Finding animal cruelty-free brands that are fashion-forward and don’t come with a hefty price tag can seem difficult. Sadly, as vegans, we don’t always have the luxury of going to local high streets and being able to kit ourselves, laptop or even our beauty products out with cool, animal-friendly attire. Realistically, unless you know your fashion designers as well as you know your falafel, you’ll no doubt have to spend a solid few hours searching the term ‘vegan fashion accessories’ on Google.
But vegans need fear frumpy fashion accessories no more. As part of a wider conscious clothing movement, designer Emily Jane Williams is working hard to create stylish vegan bags – meaning you no longer have to settle for some dull laptop bag just because Stella McCartney’s starting price is the same as your monthly rent.
The make-up artist turned fashion designer has dipped into her mother’s textile trade to produce a collection of affordable and beautifully designed leatherette accessories for women of many professions. Women Emily likes to call ‘The Female Boss.’
“The whole collection is about empowering entrepreneurial and ambitious women with fashionable, cool, classy and cruelty-free products,” she explains.
The leatherette collection features holographic totes, metallic laptop bags and snakeskin print clutches. It’s so positive to see a vegan fashionista has stepped up to recognise that fashion accessories don’t have to use animals at any stage of their production (aside of inspiration) to create product that is just as luxurious as those born in high fashion.
“There is so much more flexibility with fabrics that are not animal produced. You can play around with them to make incredible prints and designs that are as just as good quality as leather but no cruelty,” explains Emily.
“In fact, using the snakeskin print is almost saying ‘look you don’t need to kill an animal to have something as beautiful.’ You can mirror wildlife to show the beauty created when nature and fashion is combined.”
You can tell by the tone of Emily’s voice that she is extremely passionate about veganism and how it should have a greater presence within the industries she works in: fashion and beauty. And even though Emily only transitioned into a vegan two and a half years ago after living with a house full of vegans she is determined to lift the ‘luxury’ label that is heavily associated with ‘real leather’: “Fur and leather have always been seen as this really luxurious expensive product, but people don’t even seem to connect the fact it is an animal. It really frustrates me. Just like when people say to me ‘I have a really nice leather jacket’, I can’t help but think did it even cross their mind it’s a cow?” explains Emily.
“If you can buy something just as beautiful minus the cruelty within its production, surely the world would be a much better place.”
Yes. The world would be a better place. Which makes it is such a shame there is still such a small contingent of vegan fashion bloggers, designers, make-up brands and artists. In fact, it’s a shame that still in society today there is the knowledge that animals are slaughtered for human use, and so many choose to wear garments that could have involved the skinning of cat, dog or cow. A lot of it comes down to knowledge.
If more designers cottoned on to the scientific research that is going into plant-based material production they would understand, like Emily, that it has the capability to replace traditional exclusive fabrics like leather and fur. FYI: you could be wearing a t-shirt made out of pineapple, mushroom, hemp or even cork in a few years. How fascinating is that?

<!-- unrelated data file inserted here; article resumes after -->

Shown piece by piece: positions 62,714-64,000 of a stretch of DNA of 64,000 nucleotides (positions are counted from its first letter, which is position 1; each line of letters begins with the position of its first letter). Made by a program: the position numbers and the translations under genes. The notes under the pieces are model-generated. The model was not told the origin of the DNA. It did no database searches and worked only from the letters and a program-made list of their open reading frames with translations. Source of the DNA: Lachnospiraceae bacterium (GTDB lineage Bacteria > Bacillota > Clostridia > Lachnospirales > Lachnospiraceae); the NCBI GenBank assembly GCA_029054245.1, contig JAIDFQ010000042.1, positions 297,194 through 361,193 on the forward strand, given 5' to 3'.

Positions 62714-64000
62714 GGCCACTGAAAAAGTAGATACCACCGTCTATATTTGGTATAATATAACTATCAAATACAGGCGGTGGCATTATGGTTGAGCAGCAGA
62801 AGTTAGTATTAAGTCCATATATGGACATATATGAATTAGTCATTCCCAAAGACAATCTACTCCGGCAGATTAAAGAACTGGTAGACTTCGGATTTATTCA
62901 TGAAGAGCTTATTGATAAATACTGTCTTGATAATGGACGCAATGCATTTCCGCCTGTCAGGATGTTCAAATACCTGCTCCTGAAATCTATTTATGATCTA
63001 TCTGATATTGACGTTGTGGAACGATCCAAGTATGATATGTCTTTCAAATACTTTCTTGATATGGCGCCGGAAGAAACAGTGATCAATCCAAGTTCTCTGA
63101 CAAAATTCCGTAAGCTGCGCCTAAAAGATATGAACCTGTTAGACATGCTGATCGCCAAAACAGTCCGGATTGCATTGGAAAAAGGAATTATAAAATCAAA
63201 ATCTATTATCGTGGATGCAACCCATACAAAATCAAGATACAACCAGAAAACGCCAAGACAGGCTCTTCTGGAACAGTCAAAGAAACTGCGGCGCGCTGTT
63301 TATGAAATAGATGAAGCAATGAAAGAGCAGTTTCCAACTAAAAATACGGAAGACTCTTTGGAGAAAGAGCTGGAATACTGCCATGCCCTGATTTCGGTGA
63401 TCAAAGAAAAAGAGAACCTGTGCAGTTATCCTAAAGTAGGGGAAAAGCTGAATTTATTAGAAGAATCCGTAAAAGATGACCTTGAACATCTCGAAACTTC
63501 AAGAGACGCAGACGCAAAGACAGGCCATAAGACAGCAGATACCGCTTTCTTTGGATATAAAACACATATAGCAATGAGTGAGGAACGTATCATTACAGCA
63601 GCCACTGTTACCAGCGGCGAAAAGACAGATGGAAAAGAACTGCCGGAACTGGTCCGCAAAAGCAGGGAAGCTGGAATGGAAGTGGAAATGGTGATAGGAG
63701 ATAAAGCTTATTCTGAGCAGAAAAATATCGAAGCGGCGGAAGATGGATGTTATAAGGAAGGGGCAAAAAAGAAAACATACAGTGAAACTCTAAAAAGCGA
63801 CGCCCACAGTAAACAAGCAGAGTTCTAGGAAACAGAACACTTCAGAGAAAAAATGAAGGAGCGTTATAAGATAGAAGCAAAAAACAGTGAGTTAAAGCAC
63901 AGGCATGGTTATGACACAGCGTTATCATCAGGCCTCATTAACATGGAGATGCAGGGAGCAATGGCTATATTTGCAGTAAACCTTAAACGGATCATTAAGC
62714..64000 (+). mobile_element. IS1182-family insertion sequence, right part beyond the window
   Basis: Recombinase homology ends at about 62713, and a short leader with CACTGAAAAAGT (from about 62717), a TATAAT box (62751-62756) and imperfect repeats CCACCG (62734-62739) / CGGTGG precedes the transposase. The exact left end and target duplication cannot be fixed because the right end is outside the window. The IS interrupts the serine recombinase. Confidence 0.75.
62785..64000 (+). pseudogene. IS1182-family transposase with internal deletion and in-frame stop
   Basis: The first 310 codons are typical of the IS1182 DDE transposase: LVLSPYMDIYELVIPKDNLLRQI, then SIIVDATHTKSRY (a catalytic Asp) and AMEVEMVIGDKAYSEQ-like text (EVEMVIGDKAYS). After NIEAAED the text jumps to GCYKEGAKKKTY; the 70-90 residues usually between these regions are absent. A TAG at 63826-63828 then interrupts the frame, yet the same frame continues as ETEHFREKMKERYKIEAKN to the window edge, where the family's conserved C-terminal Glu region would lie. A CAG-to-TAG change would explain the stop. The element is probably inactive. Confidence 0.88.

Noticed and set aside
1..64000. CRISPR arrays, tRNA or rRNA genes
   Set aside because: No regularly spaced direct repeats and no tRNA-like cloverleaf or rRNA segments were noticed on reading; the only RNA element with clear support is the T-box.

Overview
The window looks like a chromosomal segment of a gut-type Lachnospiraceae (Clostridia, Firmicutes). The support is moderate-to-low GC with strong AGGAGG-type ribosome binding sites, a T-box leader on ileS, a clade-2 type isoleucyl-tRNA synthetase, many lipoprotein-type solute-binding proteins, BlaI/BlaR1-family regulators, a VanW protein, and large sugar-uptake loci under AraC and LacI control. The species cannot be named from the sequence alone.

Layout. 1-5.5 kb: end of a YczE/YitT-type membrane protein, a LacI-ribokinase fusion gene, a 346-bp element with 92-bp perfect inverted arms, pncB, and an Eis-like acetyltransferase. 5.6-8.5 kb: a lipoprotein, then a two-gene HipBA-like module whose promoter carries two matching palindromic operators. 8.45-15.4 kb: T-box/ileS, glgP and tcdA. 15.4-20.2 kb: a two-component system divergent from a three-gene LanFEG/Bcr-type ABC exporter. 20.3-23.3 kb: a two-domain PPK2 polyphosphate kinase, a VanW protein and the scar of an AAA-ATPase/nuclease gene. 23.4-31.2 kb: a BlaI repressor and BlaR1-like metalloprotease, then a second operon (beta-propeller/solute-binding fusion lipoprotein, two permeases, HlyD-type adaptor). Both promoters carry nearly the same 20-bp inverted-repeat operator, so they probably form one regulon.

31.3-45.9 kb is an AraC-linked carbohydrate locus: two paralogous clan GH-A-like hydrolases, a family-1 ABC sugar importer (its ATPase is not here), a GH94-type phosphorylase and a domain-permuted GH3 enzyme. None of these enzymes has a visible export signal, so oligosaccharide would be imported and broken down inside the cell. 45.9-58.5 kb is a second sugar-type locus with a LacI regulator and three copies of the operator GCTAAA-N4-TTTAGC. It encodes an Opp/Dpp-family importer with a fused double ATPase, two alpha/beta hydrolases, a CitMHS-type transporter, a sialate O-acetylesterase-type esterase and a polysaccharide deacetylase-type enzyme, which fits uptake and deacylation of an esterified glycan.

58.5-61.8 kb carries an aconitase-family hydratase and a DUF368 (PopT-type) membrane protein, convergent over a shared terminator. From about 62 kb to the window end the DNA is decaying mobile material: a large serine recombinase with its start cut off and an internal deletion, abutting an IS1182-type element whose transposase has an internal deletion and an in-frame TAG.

“Imagine if Kanye West launched a mushroom bag,” says Emily. “Imagine how many people would buy into that.”
The influential power creative industries like fashion and music have over us humans is phenomenal. And whilst Emily Jane Williams may not be on the same global scale as Kayne, her products are beautifully filling a gap in the market that was crying out to be catered for. They’re chic, affordable, and animal-free, whilst appealing to many different types of women. Now, that might appear like baby steps in vegan style market that has the potential to be massive, but Emily believes we have to change the way veganism is endorsed and viewed in the fashion industry before we can take bigger strides forward.
“I call it cruelty-free rather than vegan because I have found that when you say vegan you get put into a box. And people almost retract from you and think ‘oh she’s going to try and turn me, oh she’s judging me’,” says Emily. “But when you say cruelty-free, it is a bit different, as no-one likes to think that something they have paid for has had cruelty in its production.”
Naturally, Emily and I agree that perhaps if we chose vegan terminology more wisely to avoid out-dated stereotypes or associations, the animal-cruelty free mindset would be seeing growth on more than just dinner plates. We then went on, and spent a few minutes racking our brains to see if we could come up a better terminology than ‘fake leather’, or ‘pleather’. Could we think of one? No. But we will. Because arguably, the cheap connotations associated with fabrics that aren’t sourced from animals is probably one of the biggest factors as to why people still opt for the killing of a cow over compassion towards one when they fancy a new jacket or pair of boots. How sad is that?
“It has got to a point in evolution where people are so blinded. Like, McDonalds just call them nuggets now. They don’t call them chicken nuggets,” Emily adds. “The world has almost blinded everyone to the fact that they are using and killing animals for so many different things.”